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2 British Pilot Missing after Jet Crash

The search for two British pilot missing after two Tornado jets crashed in the North Sea has been called off due to bad weather, but will resume early on Wednesday.

Two people were taken to hospital by helicopter after the incident in the Moray Firth off northeast Scotland, but two more are unaccounted for after the pair of two-seater Tornado GR4 jets went down.

“The circumstances remain uncertain but clearly this is a very serious incident,” Ian Gale, station commander of the Royal Air Force (RAF) base at Lossiemouth, northeast Scotland, said in a statement on Tuesday.

“This incident involved four aircrew – all personnel from this station – and the thoughts of everyone here are with the families and friends of those involved,” Gale added.

“I can confirm that two individuals have been recovered and two remain unaccounted for. Rescue operations are continuing.”

The RAF is investigating the incident.

The incident involved two GR4 Tornado aircraft, a type of combat jet that is in use in Afghanistan and was used extensively over Libya last year. The aircraft flew from RAF Lossiemouth, on the Moray coast, the UK‘s biggest fast-jet base and home to three operational squadrons of Tornado GR4s, as well as the Tornado GR4 Operational Conversion Unit, which upgrades the jets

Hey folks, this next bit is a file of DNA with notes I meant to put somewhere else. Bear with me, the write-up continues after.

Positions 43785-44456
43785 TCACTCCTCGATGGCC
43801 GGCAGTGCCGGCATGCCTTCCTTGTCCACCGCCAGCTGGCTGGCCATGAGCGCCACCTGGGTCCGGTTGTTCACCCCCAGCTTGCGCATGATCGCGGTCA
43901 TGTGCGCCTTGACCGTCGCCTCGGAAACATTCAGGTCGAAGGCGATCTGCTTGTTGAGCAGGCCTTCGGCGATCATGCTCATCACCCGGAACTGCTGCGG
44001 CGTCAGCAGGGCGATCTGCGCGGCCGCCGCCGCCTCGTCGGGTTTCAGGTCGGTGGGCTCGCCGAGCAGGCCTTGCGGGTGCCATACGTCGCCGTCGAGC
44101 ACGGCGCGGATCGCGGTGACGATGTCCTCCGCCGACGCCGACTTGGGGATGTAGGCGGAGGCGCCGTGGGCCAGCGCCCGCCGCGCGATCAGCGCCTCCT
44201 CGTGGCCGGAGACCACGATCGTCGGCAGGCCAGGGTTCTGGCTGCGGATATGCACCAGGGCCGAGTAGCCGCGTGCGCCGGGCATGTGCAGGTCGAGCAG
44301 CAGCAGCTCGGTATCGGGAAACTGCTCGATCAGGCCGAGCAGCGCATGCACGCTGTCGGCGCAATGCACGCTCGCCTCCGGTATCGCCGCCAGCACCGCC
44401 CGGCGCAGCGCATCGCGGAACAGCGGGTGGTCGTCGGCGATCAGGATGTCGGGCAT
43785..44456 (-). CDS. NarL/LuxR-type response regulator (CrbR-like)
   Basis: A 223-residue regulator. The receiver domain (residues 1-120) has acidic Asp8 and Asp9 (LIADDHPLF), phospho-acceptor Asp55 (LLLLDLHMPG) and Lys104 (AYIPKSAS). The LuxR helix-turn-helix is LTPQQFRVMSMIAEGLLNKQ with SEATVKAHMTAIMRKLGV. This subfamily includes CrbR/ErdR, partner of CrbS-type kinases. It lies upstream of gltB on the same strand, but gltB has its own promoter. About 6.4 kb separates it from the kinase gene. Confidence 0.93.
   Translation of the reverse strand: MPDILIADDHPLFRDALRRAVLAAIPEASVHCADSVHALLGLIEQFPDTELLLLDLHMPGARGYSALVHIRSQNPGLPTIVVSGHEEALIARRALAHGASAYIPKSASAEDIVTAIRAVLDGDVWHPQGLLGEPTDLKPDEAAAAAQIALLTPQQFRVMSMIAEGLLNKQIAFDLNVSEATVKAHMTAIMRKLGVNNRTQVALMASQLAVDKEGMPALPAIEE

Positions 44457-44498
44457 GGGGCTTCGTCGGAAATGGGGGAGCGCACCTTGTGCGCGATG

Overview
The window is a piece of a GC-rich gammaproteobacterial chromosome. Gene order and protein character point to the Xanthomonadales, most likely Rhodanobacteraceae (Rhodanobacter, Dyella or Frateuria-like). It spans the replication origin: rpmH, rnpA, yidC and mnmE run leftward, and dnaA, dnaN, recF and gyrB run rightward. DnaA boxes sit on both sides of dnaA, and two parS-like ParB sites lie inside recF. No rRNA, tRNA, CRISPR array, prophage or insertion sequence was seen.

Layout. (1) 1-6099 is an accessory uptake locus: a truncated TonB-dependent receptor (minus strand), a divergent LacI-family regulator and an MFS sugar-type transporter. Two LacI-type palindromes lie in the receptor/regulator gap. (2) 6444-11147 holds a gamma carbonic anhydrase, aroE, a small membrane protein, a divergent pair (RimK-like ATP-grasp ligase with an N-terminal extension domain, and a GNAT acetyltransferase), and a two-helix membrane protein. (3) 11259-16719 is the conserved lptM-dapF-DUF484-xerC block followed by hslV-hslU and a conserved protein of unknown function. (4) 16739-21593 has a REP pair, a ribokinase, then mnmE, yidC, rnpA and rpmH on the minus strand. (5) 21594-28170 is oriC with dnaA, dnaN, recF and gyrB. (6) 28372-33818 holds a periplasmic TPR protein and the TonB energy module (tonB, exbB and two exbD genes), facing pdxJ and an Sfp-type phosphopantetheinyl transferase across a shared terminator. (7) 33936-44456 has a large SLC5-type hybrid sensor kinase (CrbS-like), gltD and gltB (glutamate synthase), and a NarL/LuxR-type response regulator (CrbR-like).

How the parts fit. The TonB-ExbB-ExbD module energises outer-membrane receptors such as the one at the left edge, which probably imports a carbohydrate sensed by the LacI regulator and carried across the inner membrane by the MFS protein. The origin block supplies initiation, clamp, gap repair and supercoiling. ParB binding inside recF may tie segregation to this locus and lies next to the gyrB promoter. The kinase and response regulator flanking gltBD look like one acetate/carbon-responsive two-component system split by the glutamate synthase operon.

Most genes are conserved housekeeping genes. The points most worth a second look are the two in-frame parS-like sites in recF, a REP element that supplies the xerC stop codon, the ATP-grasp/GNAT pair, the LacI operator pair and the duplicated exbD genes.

Each plane carries two crew. It is understood the jets were flying together and were involved in a practice bombing run shortly before the crash.

Around 15 lifeboat volunteers joined the rescue operation in three boats after reports that the jets came down about 25 miles south of Wick, Highland. Aberdeen coastguard contacted the Royal National Lifeboat Institution at about 1.50pm.

Boats were sent from Wick, Invergordon in Highland, and Buckie in Moray, towards the Beatrice oil field area, supported by a helicopter from Stornoway in the Western Isles. The crew from the Buckie boat reported that two people were taken from the sea by helicopter. As light faded over the crash site , the Buckie lifeboat brought some aircraft wreckage ashore.

In a statement, Group Captain Ian Gale, station commander at RAF Lossiemouth, confirmed the loss of the two Tornado GR4s and said four aircrew were involved. “The circumstances remain uncertain but clearly this is a very serious incident,” he said.

He said it was an “evolving situation” and he was not prepared “to comment at this time” on the condition of the two crew who had been recovered, or the circumstances surrounding the incident, except to say his thoughts were with the families and rescue operations were continuing.

“I am confident that the Tornado aircraft on this station are operated as safely as they possibly can be. However, today’s incident is a stark reminder that the military operations and training we conduct are not without risk.”

It is not the first incident involving aircraft from RAF Lossiemouth. An official investigation found that RAF Tornado aircraft have been involved in crashes in Scotland in recent years.

In January last year, two RAF crew were rescued after their Tornado GR4 from the base came down in the sea off the west coast of Scotland. The crew ejected before the plane hit the water near Gairloch, Wester Ross.

The Tornado GR4 is a two-seat attack aircraft, capable of delivering a variety of weapons and reaching a maximum altitude of 15,000 metres (50,000ft).

In July 2009, an RAF pilot and navigator were killed when their Tornado F3 jet crashed into a hillside in Argyll. Flight Lieutenant Kenneth Thompson, 27, and Flight Lieutenant Nigel Morton, 43, died in the crash near the village of Arrochar.



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